THE PESO appreciated on Tuesday as oil prices went down amid worries related to the coronavirus’ spread and with investors going profit taking.
The local unit finished trading at P50.75 per dollar on Tuesday, strengthening by 8.50 centavos from its P50.835 close on Monday, according to data from the website of the Bankers’ Association of the Philippines.
The peso opened at P50.90 against the greenback. The peso’s weakest point for the day was at P50.925 a dollar, while its intraday best was at P50.74.
Dollars traded declined to $778.10 million from $787.95 million on Monday.
Rizal Commercial Banking Corp. Chief Economist Michael L. Ricafort said the peso drew its strength from lower global crude oil prices.
“The peso exchange rate again strengthened, among the strongest in nearly two weeks, amid relatively lower global crude oil prices at three-month lows that reduce the country’s oil imports and narrow the trade deficit,” he said in a text message.
Mr. Ricafort added that the decline in global oil prices were due to “concerns over the adverse effects of the coronavirus in terms of slower economy in China and in other parts of the world.”
Reuters reported that Brent crude inched down by four centavos at $59.28 at around 05:40 GMT. A three-month low of $58.50 was seen last Monday as a global sell-off of riskier assets was triggered by the virus outbreak.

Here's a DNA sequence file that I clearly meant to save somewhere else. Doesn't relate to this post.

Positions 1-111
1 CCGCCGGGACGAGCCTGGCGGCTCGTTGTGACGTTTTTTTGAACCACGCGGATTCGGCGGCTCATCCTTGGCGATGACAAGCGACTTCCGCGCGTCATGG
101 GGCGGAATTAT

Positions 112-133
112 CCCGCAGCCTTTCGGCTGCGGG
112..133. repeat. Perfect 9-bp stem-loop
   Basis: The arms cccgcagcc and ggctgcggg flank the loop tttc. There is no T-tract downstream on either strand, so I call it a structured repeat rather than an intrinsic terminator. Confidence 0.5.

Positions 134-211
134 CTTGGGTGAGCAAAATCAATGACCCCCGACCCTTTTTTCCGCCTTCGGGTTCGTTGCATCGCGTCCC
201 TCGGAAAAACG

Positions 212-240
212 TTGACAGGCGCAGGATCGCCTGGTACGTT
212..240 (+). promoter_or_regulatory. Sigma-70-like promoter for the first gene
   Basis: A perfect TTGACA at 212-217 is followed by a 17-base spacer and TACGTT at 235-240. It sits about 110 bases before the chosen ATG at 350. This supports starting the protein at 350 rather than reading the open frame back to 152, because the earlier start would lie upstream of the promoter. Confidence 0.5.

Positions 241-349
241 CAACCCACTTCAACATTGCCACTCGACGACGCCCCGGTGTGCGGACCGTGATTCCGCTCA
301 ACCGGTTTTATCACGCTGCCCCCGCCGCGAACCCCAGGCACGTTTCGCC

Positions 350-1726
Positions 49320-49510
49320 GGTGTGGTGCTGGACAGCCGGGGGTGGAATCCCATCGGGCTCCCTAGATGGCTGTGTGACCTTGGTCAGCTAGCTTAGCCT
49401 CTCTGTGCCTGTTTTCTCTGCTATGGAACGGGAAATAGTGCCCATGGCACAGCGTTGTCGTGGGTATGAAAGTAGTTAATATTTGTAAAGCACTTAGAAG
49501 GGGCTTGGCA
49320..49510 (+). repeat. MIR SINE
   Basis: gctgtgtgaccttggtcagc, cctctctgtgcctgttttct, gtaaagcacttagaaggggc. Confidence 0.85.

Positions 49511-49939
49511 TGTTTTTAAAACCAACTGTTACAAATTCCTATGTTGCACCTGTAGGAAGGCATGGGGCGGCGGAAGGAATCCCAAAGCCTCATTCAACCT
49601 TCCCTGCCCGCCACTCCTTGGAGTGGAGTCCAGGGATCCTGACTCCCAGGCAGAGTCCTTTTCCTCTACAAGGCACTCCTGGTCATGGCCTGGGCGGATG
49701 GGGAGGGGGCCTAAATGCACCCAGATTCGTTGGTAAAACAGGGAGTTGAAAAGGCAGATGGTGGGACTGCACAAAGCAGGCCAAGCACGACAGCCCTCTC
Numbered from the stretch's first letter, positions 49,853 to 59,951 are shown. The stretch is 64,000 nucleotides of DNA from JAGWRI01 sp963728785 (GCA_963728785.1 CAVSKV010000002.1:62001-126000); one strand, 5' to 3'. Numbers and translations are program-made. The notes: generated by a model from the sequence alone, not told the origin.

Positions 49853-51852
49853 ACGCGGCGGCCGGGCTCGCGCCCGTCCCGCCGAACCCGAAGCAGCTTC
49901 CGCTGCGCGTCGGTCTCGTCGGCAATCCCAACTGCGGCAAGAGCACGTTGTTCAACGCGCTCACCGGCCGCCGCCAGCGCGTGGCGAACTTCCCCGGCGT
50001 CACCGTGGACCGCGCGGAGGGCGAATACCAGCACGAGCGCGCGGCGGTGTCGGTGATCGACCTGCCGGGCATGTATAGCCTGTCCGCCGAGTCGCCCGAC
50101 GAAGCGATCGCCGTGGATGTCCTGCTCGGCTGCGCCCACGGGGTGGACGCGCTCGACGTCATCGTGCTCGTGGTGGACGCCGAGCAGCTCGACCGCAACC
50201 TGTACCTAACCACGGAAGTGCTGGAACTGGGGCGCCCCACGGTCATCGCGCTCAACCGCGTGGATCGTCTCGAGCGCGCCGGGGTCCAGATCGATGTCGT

Oil investors are worried about the impact of travel advisories, other restrictions, and any sizable impact on growth in the world’s second-biggest economy and elsewhere may result to lower demand for crude and its products.
The US has already issued warning against travel to China and other countries as death toll related to coronavirus have reached 100 people.
Meanwhile, a trader attributed the local unit’s appreciation to some profit taking.
“The peso appreciated from profit taking by market participants following the latest strengthening of the greenback,” the trader said in an e-mail.
For today, both Mr. Ricafort and the trader said the peso could play around P50.65 to P50.85 per dollar. — L.W.T. Noble with Reuters